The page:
Why We All Love Detroit-Style Pizza Now

Years before the pandemic, Detroit-style pizza was on the up and up. The pizzeria I worked at (and where I still moonlight), Paulie Gee's Logan Square, used to serve it as a special on quiet nights, until we realized: People wanted them all the time. So we made them an everyday thing, and they exploded in popularity. This wasn't just at Paulie Gee's: it's been a nationwide trend while we've been sheltering ourselves responsibly. HuffPost examines just why Detroit-style pizza's been so popular during the pandemic.

Detroit-style pizza is unique in multiple ways: It's baked in a rectangular steel tray; it has a fluffy, nearly focaccia-like crust; its edges are lined with cheese that caramelizes during the baking process; it's sauced on top; and the cheese used is typically brick cheese, which is buttery when melted. If you feel like you've been hearing quite a bit about Detroit-style pizza lately, it's because Pizza Hut's recent foray into it has stirred up quite a bunch of controversy.

But why's it been such a hot seller? For one thing, from my personal experience, it travels and reheats very well. Because the cheese is baked directly on top of the dough with the sauce on top of the cheese, the crust doesn't get very soggy in transit. HuffPost talked to food consulting firm, Technomic, which had an interesting insight.

"Because the crust is such an important part of this pizza style, this makes me think this is why this has become so popular," said Technomic senior research manager Lizzy Freier, who tracks menu trends. Menu mentions of "Detroit" in the pizza category are up 63% in the past five years, she said.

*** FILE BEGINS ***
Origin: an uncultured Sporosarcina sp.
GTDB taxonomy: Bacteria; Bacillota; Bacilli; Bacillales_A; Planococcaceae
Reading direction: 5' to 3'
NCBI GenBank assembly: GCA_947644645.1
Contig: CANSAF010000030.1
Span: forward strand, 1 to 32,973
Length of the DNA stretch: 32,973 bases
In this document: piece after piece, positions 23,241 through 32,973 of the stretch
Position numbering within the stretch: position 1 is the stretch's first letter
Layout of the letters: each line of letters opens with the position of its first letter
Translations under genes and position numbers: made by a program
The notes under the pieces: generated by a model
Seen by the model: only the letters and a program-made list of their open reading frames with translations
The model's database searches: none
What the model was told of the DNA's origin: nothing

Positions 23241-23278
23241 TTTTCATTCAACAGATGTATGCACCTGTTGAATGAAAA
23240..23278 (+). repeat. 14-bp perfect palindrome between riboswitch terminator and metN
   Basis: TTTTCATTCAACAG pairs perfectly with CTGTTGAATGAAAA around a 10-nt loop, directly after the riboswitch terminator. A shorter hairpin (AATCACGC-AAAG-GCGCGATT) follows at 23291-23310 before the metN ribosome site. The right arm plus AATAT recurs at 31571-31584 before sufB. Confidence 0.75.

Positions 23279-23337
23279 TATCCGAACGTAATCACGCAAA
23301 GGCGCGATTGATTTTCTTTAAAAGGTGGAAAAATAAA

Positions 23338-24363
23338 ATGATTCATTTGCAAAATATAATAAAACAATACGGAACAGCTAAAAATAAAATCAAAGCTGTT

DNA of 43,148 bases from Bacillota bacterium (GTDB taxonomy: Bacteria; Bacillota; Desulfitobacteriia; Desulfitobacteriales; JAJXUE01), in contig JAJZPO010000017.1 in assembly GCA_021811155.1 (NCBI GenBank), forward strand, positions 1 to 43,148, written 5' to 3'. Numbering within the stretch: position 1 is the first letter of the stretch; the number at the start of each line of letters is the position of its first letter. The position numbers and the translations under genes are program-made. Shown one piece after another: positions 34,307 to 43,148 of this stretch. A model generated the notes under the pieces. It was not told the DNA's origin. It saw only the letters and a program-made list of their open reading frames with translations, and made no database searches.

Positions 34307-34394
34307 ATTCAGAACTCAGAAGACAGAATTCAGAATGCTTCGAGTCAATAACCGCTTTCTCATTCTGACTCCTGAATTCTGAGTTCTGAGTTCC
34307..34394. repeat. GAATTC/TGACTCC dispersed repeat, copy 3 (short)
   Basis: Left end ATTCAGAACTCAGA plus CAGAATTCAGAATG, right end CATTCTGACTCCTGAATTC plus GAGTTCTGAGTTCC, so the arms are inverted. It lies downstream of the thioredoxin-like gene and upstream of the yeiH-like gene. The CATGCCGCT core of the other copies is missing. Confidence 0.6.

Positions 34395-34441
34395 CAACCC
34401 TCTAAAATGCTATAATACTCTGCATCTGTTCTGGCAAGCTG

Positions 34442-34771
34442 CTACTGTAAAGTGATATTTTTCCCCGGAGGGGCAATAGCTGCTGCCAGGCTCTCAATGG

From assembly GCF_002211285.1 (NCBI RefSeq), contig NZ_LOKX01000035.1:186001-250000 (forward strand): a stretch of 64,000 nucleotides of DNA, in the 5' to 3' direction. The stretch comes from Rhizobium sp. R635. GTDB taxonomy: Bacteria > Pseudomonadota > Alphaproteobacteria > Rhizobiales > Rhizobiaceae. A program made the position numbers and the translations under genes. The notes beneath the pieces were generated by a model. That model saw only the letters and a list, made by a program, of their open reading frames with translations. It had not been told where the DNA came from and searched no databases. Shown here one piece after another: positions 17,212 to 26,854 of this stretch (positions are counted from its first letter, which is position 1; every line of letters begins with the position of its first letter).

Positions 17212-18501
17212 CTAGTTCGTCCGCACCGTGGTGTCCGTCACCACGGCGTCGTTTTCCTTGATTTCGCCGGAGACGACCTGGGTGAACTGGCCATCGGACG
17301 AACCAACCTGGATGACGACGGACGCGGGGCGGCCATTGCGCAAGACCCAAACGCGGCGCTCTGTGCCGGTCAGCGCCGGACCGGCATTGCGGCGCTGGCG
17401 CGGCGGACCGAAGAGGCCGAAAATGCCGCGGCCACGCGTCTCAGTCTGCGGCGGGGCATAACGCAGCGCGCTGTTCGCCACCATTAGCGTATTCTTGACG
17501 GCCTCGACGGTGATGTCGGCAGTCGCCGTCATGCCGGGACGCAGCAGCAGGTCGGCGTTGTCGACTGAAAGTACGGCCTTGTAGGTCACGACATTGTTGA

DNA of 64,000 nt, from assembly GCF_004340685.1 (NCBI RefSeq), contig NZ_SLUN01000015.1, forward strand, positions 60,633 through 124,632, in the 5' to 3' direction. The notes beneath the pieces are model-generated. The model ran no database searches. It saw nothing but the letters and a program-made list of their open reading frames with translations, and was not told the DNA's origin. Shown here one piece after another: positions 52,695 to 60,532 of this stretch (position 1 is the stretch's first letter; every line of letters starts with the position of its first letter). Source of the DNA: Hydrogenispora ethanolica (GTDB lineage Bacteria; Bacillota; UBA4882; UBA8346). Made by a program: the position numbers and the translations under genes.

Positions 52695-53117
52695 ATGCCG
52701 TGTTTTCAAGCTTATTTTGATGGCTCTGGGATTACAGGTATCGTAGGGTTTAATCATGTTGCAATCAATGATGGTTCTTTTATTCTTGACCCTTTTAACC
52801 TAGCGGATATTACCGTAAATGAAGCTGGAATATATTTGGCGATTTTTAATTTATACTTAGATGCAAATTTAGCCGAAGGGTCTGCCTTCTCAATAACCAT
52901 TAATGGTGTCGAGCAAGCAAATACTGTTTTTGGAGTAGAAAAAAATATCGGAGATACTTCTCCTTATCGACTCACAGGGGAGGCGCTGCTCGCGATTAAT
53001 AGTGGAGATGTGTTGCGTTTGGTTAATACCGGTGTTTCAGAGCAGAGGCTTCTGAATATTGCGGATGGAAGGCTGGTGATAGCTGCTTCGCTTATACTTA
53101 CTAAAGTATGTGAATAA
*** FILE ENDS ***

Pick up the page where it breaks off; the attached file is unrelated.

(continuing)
Technomic says that 40% of consumers consider the crust the most important component of pizza. If you're a bread person, then Detroit-style's inherent fluffiness and sheer height is definitely for you. HuffPost also suggests that Detroit-style pies are easily Instagrammable (and I have to agree).

I don't think this is a fad, either. You've got the Deep! Deep! Dish at Little Caesar's (based in Detroit, naturally), and national chain Jet's Pizza, whose turbo crust I cannot resist, along with the Detroit-style pop-up and boutique restaurants and food trucks that continue to open. I think that Detroit-style pizza is continuing to come up, and it's definitely here to stay. Go get a square.